As you can imagine, there has been a tremendous amount of interesting and productive activities, conversations, interactions, networking, and educational workshops at the International Association of Privacy Professionals (IAPP) Privacy Academy 2013 here in Seattle, WA that I could report on. However, I think one of the significant takeaways that is the most worthy to share with everyone this week relates to some of the remarks made to Academy attendees during the 2013 Privacy Dinner & Awards Ceremony by the Washington State Attorney General Bob Ferguson.
AG Ferguson shared with IAPP members that the National Association of Attorneys General (NAAG) has been actively monitoring data privacy and security trends in recent years and is proactively focused on consumer protection and enforcement matters. As well, many state AGs want to help “level the playing field” between businesses that are following good data privacy and protection practices and those that are not by active enforcement of existing laws on this subject. The state AGs are also deeply interested in executing and supporting outreach initiatives to proactively educate the public about how they can protect their personal information. This includes supporting programs initiated by the National Cyber Security Alliance (NCSA) like Stop | Think | Connect. AG Ferguson mentioned that one of NAAG’s primary initiative topics for 2013 is “Privacy in the Digital Age”.
As well, AG Ferguson shared that the Conference of Western Attorneys General (CWAG) is also extremely focused on the topic of data privacy and protection as this topic has been selected as a CWAG Chair Initiative. In fact, CWAG is also convening a Data Security & Privacy Conference this week in Maui, HI to discuss the following topics:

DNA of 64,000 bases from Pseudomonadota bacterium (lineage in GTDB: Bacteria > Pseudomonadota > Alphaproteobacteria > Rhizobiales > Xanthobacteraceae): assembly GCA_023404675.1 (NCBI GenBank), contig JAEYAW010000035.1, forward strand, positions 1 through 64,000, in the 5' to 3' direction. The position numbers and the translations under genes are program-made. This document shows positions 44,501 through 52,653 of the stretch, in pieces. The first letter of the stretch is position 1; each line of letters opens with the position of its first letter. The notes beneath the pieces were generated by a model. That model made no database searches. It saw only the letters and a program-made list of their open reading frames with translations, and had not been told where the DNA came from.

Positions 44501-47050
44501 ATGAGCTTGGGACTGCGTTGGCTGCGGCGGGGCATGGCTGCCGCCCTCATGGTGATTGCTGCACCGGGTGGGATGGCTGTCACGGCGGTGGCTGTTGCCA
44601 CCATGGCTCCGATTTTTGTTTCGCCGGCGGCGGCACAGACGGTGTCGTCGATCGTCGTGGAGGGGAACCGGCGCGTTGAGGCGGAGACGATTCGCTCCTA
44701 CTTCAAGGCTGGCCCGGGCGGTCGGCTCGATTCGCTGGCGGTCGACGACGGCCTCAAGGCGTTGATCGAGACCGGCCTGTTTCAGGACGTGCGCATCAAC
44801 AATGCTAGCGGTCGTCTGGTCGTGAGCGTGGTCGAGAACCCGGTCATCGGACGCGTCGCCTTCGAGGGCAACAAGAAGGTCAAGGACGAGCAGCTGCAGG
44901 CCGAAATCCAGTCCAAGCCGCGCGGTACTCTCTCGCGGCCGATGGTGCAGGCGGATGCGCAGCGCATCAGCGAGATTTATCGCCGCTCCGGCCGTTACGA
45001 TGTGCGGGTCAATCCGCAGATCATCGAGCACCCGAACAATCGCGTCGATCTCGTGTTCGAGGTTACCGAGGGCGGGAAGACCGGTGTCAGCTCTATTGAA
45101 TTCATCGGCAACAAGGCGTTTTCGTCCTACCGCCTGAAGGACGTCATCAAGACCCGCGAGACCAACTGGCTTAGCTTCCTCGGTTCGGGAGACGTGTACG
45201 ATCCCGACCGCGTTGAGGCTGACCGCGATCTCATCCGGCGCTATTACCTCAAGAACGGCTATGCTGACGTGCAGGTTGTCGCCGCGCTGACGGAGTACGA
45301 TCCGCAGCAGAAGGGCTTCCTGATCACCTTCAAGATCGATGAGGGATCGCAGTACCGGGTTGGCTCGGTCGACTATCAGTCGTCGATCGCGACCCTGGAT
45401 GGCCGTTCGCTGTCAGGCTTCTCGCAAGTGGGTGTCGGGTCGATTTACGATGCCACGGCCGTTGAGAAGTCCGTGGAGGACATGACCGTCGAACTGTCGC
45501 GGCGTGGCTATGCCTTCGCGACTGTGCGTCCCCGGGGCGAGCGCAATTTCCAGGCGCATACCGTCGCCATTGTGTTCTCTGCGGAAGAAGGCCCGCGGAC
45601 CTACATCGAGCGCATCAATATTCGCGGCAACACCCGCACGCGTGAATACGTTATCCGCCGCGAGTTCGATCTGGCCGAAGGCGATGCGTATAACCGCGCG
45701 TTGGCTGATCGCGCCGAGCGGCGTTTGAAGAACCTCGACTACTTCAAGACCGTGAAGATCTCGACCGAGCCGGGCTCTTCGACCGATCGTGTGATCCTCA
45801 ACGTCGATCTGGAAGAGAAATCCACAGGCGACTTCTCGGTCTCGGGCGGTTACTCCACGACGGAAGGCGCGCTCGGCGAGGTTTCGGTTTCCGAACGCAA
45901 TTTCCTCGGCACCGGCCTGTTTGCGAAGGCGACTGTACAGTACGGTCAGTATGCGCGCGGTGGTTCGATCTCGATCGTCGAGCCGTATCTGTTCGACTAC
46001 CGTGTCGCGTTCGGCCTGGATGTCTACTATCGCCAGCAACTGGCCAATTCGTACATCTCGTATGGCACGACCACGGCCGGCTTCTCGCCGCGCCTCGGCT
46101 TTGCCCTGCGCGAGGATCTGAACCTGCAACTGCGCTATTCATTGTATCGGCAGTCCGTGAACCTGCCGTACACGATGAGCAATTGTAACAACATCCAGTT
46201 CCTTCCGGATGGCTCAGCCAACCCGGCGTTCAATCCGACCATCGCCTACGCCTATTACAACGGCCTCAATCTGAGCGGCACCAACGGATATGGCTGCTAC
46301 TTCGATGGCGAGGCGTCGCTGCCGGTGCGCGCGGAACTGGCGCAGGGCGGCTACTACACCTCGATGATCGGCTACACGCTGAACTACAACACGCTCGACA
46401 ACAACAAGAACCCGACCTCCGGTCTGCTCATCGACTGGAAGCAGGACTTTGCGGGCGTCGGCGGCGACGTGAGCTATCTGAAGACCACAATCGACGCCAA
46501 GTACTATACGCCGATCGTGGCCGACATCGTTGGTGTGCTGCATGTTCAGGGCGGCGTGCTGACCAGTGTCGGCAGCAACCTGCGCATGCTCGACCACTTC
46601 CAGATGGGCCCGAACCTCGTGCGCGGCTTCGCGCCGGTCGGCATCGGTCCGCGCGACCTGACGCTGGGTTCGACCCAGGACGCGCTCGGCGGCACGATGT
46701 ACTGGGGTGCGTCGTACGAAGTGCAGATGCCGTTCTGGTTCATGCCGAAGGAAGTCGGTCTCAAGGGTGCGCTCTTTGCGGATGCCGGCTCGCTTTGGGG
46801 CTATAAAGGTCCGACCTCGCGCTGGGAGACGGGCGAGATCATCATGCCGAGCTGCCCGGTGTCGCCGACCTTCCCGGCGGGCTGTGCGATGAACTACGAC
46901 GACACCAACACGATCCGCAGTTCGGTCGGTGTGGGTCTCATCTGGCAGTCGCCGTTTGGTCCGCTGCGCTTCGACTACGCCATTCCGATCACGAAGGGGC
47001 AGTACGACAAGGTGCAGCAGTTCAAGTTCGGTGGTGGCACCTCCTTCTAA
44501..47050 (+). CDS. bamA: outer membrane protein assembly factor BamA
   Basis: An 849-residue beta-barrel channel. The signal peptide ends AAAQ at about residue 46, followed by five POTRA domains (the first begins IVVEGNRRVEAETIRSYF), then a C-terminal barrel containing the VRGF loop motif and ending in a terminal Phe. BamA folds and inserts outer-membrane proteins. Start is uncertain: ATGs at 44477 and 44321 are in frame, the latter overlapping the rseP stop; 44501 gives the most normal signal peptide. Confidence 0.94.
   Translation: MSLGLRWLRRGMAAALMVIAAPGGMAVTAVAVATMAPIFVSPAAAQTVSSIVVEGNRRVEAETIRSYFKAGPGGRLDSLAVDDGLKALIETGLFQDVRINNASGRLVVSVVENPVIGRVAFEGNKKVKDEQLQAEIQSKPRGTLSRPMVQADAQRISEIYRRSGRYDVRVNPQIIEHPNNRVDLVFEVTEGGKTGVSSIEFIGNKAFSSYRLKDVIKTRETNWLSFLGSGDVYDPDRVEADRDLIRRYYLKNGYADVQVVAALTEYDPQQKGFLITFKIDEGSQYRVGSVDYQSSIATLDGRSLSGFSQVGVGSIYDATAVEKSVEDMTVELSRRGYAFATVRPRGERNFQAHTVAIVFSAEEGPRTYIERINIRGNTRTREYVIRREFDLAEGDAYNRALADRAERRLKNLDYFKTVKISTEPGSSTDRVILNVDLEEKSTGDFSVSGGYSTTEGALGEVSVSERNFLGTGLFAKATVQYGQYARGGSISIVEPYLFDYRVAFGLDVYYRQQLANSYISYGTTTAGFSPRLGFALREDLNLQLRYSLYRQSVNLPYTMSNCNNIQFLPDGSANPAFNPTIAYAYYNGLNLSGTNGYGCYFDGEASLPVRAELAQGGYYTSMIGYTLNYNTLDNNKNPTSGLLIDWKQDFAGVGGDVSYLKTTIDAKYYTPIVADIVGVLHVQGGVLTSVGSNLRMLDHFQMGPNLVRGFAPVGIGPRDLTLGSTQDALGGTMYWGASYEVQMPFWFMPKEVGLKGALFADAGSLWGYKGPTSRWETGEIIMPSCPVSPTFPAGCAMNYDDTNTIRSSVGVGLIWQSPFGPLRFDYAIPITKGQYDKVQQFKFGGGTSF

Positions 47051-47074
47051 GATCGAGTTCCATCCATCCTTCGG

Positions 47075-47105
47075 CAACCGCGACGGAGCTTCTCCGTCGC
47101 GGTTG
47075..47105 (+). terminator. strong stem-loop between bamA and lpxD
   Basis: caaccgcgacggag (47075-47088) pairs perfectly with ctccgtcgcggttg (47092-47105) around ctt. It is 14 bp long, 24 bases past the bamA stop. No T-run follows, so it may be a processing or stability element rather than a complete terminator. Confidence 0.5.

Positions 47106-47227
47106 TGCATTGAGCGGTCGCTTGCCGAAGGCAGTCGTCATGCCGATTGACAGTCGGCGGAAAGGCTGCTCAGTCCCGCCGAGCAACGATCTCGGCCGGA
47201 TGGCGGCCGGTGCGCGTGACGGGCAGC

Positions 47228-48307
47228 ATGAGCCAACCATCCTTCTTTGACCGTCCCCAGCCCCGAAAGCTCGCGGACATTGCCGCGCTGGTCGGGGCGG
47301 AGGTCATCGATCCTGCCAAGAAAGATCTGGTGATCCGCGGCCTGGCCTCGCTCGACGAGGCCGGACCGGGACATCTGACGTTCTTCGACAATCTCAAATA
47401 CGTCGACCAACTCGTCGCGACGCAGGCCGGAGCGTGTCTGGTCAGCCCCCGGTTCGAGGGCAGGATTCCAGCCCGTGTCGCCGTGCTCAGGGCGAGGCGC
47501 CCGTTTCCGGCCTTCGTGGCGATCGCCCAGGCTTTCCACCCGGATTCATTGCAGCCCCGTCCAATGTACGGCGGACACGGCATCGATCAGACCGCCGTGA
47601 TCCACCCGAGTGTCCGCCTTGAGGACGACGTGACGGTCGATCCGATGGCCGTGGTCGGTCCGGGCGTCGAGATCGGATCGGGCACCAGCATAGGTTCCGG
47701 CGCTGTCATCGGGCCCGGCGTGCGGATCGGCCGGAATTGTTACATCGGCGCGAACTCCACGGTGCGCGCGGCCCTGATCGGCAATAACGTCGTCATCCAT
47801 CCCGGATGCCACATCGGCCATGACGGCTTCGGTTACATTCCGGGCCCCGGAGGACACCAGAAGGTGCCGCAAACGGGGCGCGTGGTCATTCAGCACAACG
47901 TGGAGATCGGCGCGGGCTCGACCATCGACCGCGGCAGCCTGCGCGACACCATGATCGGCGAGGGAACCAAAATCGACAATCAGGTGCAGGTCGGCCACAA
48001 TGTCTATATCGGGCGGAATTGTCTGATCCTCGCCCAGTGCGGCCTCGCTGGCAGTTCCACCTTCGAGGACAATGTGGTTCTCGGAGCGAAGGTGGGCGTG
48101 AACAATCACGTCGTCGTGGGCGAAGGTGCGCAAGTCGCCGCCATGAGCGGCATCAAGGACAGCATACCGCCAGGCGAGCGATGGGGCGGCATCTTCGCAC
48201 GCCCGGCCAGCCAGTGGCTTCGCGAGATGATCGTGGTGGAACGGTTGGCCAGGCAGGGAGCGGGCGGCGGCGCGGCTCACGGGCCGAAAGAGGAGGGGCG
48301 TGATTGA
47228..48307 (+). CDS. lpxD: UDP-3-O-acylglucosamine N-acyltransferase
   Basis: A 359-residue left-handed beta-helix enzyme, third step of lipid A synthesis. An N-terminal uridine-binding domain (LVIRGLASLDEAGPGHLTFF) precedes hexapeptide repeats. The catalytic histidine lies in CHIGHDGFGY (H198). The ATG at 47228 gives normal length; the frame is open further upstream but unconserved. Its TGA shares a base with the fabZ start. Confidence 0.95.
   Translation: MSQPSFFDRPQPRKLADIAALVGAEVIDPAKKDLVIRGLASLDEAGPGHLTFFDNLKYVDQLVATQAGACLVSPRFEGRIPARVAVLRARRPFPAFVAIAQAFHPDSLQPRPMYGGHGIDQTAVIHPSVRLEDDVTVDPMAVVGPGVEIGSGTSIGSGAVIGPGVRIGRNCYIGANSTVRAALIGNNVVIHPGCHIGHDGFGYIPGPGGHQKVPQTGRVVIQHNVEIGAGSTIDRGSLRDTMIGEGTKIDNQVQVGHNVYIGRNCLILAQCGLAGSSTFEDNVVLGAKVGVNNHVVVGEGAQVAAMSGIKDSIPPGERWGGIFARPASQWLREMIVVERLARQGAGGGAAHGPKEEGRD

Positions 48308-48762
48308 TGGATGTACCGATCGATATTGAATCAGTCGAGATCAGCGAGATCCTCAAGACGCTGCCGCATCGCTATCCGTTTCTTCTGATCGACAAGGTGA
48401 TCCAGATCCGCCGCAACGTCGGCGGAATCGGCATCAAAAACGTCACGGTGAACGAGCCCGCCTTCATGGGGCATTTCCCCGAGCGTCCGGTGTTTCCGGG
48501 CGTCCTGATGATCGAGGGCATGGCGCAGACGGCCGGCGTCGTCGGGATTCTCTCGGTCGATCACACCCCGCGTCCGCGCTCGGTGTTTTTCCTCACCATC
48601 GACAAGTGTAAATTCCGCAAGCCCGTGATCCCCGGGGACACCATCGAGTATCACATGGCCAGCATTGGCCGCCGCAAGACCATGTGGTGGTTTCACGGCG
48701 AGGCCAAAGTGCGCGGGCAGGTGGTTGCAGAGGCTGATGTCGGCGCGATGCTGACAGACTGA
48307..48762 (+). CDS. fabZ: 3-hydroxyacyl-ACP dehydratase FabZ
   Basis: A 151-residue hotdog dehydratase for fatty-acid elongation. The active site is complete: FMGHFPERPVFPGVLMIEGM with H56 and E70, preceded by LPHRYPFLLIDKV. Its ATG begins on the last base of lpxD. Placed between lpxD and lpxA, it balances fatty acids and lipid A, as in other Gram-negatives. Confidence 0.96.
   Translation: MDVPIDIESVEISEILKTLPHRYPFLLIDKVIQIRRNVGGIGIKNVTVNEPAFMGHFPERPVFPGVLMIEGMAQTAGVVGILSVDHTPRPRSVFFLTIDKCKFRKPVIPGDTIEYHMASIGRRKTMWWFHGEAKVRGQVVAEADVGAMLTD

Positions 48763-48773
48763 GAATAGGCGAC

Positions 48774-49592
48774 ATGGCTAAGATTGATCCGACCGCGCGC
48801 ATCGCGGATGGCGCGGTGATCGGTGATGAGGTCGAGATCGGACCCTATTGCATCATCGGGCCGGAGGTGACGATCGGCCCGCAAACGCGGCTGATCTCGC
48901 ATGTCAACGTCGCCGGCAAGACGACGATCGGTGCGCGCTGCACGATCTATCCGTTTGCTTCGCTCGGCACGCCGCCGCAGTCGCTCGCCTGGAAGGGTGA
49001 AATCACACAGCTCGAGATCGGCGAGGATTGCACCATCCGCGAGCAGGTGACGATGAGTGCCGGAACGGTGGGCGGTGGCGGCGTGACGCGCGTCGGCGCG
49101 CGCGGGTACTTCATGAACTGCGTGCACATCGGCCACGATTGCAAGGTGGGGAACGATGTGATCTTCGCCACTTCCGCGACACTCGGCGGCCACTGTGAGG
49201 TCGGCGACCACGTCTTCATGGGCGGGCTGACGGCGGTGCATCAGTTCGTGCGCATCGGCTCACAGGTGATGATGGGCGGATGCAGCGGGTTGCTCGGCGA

· Collecting Data for Government Use and Its Limits
· Managing State Data Risks
· Round Table Discussion – Future of Consumer Privacy
· Managing Cyber Security Risks
· ID Theft
· Data Privacy and Protection in the Public Sector
What all of this indicates to me is that many states throughout the U.S. are deeply interested in the topic of data privacy and security, and that we can expect them to begin to encourage the passage of new and more stringent laws to protect the privacy rights of citizens and consumers – especially if we don’t see meaningful privacy legislation pass in the U.S. Congress in the next 18 months. This will then create a “patch-work” of state laws that will require more robust compliance and risk management programs for entities that have a multi-state footprint. In turn, this will create increased demand for solutions like AvePoint Compliance Guardian to help establish a stronger data privacy and protection compliance posture within the U.S. market. Essentially, the proverbial “writing on the wall” is here. The prudent organization will plan and act on this trend accordingly, and AvePoint is in a superb position to help.